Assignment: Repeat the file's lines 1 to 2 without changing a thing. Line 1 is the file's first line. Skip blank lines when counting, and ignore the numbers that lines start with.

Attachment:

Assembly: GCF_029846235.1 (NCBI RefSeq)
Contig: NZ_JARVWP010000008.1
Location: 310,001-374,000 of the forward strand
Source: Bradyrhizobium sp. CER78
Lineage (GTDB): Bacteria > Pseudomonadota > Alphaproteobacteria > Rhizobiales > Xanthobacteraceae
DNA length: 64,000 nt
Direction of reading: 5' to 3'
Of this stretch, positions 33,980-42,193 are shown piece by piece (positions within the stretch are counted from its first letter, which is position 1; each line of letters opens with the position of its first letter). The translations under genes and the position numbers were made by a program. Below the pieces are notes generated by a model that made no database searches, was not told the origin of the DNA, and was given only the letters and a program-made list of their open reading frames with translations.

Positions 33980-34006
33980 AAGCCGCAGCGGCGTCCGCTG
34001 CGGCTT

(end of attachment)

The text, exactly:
Assembly: GCF_029846235.1 (NCBI RefSeq)
Contig: NZ_JARVWP010000008.1